I like nature. I like the woods. I like the effort it takes to get in but I always try and bring some of the creature comforts with me. Specifically when it comes to food. On this years first trip, my buddy Joe and I, travelled to one of our tried and true regions in the Adirondacks but decided to explore a lesser traveled section of forest. That was one of two risks this trips itinerary had marked on our topographic itinerary. The second, I went mad gourmet with our meals in hopes of breaking the bar on the definition of camping food. I don’t think you have to eat freeze dried hiking food, canned beans or GORP just because you’re not near a sink or refrigerator. Sure, I know SPAM makes a great alternative for breakfast but I think we can do better. In fact, for years we’ve been progressively expanding our definition of “camp food” leading us up to this trip which I call FULL GOURMET.
To achieve this level of cuisine while five hours by foot from the nearest kitchen you just have to think through the menu logistics and be extremely organized. Like this.
Before I get into the specific meals and how they played out here’s the run down of what we were dealing with.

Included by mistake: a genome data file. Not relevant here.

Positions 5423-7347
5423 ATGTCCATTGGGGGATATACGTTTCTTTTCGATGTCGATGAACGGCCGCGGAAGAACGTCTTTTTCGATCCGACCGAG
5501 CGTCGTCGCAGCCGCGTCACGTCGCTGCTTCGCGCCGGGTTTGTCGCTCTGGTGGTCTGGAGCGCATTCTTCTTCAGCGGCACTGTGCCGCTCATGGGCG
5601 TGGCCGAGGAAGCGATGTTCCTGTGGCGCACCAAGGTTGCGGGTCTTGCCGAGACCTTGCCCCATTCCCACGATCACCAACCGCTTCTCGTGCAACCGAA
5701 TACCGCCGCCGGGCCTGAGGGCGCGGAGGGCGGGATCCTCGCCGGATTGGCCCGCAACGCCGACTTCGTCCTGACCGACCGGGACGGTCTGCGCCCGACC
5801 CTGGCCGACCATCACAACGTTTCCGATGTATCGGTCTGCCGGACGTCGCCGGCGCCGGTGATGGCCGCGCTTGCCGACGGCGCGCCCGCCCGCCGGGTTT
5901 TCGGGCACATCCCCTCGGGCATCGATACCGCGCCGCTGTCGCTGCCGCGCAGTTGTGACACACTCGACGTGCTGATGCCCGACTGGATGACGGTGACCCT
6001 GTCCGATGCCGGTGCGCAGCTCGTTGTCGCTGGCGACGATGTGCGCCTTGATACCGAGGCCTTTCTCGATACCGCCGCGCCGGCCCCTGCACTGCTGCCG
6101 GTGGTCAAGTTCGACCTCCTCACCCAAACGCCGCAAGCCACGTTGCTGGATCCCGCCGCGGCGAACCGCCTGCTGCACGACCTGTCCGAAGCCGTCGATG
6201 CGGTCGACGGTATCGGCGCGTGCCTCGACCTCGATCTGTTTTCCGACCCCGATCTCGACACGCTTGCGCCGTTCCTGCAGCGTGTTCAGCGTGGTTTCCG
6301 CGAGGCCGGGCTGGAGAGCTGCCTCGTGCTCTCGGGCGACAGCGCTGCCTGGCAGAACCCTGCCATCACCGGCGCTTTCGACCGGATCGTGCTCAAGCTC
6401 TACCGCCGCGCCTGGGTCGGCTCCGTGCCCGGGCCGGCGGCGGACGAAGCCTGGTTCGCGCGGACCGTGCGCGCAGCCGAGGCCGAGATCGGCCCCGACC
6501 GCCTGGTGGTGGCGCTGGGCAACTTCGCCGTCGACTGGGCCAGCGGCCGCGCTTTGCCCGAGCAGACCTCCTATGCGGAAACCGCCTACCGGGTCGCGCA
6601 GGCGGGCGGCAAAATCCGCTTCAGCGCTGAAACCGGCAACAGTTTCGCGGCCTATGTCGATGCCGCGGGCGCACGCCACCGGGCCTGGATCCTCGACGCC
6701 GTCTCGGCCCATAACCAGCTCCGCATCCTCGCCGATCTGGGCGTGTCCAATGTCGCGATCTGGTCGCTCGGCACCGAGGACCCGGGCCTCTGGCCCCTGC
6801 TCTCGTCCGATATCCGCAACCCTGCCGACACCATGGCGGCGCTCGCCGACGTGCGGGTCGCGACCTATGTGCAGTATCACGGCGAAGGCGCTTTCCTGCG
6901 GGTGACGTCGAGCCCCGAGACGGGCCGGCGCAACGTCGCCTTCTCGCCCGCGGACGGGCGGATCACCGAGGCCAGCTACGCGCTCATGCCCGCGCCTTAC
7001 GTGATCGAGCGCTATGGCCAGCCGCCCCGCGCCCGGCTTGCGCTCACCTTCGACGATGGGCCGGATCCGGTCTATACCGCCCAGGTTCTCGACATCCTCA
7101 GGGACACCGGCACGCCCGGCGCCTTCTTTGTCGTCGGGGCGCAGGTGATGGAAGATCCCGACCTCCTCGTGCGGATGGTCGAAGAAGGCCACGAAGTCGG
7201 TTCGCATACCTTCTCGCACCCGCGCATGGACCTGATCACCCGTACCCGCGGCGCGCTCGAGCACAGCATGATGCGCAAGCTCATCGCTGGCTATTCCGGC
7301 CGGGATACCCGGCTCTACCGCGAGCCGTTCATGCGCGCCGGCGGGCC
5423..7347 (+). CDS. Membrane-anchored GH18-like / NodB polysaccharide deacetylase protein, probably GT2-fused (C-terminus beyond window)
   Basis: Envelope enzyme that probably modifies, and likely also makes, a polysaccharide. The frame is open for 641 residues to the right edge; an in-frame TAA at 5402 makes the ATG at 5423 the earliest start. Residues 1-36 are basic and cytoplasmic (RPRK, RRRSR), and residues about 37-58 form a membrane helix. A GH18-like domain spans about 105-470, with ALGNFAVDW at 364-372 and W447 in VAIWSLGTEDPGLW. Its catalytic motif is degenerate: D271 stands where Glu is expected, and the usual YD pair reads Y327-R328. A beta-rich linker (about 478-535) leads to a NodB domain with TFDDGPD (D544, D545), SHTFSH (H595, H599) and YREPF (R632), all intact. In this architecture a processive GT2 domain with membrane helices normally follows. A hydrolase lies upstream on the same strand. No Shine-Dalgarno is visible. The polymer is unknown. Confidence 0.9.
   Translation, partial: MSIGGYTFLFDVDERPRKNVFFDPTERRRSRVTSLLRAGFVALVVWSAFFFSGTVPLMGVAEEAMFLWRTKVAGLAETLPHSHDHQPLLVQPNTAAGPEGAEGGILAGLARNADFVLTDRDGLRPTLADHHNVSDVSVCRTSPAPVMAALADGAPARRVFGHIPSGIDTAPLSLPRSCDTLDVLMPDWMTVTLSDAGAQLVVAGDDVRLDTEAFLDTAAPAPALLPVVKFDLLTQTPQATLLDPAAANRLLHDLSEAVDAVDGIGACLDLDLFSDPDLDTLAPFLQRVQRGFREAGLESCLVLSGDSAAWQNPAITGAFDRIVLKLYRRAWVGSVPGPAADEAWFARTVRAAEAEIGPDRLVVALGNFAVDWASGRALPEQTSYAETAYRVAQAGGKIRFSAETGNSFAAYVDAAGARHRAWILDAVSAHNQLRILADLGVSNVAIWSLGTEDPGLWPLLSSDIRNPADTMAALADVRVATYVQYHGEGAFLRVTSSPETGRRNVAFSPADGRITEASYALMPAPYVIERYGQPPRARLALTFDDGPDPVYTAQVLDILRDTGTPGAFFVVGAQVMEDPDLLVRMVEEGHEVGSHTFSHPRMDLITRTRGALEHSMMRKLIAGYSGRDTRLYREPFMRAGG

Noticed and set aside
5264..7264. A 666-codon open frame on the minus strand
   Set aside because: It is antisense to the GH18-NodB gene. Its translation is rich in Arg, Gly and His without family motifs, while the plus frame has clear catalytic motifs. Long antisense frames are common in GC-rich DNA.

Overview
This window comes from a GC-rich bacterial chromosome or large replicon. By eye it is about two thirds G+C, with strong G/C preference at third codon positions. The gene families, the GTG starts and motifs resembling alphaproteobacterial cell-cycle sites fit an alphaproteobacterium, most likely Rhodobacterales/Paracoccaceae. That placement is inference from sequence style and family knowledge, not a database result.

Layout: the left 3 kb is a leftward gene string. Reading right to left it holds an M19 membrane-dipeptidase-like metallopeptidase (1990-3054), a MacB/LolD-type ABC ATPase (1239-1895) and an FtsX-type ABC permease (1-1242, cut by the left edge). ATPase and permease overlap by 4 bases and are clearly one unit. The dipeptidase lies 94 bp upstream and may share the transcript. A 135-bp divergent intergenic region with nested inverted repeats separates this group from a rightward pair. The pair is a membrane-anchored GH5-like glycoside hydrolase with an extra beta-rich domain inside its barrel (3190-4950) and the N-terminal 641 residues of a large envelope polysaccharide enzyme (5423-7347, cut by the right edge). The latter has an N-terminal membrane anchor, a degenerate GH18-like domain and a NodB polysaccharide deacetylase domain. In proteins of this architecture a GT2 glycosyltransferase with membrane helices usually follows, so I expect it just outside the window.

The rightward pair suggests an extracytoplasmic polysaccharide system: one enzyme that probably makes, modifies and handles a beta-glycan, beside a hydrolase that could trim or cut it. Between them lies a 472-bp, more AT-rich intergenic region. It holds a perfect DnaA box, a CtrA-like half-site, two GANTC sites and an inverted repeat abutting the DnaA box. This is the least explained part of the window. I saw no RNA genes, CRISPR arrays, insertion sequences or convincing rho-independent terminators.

Three days in the Pharoah Lake ADK region (map pictured below). Two MSR pocket rocket camp stoves. One Anello provisioned camp cooking kit. The menu was as follows.
Breakfast-On the road. As always.
Lunch-H.I.H. Hike in Heros (the origin is another story)
Dinner-Chicken burritos with black beans, yellow rice and mexican crema plus tortilla chips
Breakfast-Sunny side eggs and thick cut bacon. Pour over, intellegista coffee.
Dinner-Rosemary steak with a side of fava bean cavatelli and a fennel orange salad
Breakfast-banana + blueberry pancakes with maple syrup. Pour over intellegista coffee.
Dinner-On the road
We started our hike not sure what lean-to we’d settle into for the night. As it turns out the trail was unmanicured because it was early in the season, so less travelled, and the winter had brought down a lot of branches making for a bit of a bushwhack if you didn’t keep a sharp eye on the markers.